Protecting your security when using a personal device in the workplace

Today, many people use their personal devices for work purposes – last year, a survey by YouGov SixthSense revealed that almost half of British employees do this.

Of the 2,151 staff surveyed, 40% of employees used their own devices at work without any guidance from their employer and another 14% were unaware whether their employers have produced guidance on the use of personal devices at work. Almost one third of senior managers use their own smartphones for work and 23% of companies have a ‘bring your own device’ (BYOD) policy in place.

However, as this article about employment law and personal gadgets demonstrates, employers would do well to make sure that they include provisions for the use of personal devices for work purposes in their data protection policies.

The Information Commissioner’s Office (ICO) is an independent authority in the UK that has been established to uphold information rights in the public interest, to promote transparency by public bodies and data privacy for the individual. The ICO has now warned organisations that provisions should be made to cover data protection situations when employees use any personal device such as a smartphone, tablet or laptop for work.

It has become much more common for people to work on their personal devices. Many people choose to use their own device that they are comfortable with rather than a device provided by their employer. Of course, when people use their personal devices for work (BYOD) it’s a great option for those who have long commuter journeys or want to access emails and other information outside of usual work hours.

But there’s a potential downside to BYOD with potential information security risks and danger that an employee might breach the data protection act and data protection principles, whether it’s done deliberately or not. There may be costs involved for the employer to cover the introduction of controls to mitigate these kinds of risks. And employees may be less keen on using their personal devices for work when they realise that they have to use controls to keep data safe.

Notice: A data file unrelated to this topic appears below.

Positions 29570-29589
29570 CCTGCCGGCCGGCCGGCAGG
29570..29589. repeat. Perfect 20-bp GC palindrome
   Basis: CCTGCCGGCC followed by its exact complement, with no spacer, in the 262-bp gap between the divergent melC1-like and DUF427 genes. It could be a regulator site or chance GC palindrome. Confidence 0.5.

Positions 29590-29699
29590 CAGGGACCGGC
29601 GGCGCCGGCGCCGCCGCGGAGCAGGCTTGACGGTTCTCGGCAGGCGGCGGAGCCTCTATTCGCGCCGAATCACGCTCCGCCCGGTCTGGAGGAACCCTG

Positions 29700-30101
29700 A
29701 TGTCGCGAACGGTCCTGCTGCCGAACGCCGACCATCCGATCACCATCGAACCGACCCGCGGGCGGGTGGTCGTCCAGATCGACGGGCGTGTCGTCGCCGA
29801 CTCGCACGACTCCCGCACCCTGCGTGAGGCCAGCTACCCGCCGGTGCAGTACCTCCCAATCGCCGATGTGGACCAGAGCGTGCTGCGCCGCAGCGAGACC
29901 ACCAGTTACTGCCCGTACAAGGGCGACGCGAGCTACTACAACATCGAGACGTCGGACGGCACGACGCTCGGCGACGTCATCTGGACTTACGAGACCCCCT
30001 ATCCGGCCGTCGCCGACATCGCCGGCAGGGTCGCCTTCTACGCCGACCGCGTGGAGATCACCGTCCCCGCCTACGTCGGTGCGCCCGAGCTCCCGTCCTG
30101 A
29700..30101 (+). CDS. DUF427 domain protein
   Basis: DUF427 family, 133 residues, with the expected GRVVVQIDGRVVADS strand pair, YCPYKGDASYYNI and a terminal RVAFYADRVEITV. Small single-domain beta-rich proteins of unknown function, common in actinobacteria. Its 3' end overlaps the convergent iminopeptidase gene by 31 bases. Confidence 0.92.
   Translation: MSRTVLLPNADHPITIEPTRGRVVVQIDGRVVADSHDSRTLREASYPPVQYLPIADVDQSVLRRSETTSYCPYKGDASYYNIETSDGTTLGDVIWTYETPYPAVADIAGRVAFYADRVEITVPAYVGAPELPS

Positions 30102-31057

At the end of the day, though, responsibility for the protection of corporate personal data falls with the company rather than the employee whose personal device the information is held on. If an employer permits BYOD for its employees, any personal data held on a device will at least have to be encrypted, which might require software licencing, patching and technical support. Some employers may decide that the extra costs and layers of admin involved in protecting personal data may mean that BYOD brings more inconveniences than the benefits it offers.

If a company wishes to approve BYOD for its employees, it will need to have a policy that sets out exactly how employees can use their personal devices for work purposes and the controls that are put in place for data protection.


Posted by on Mar 21 2014. Filed under Blog. You can follow any responses to this entry through the RSS 2.0. Both comments and pings are currently closed.

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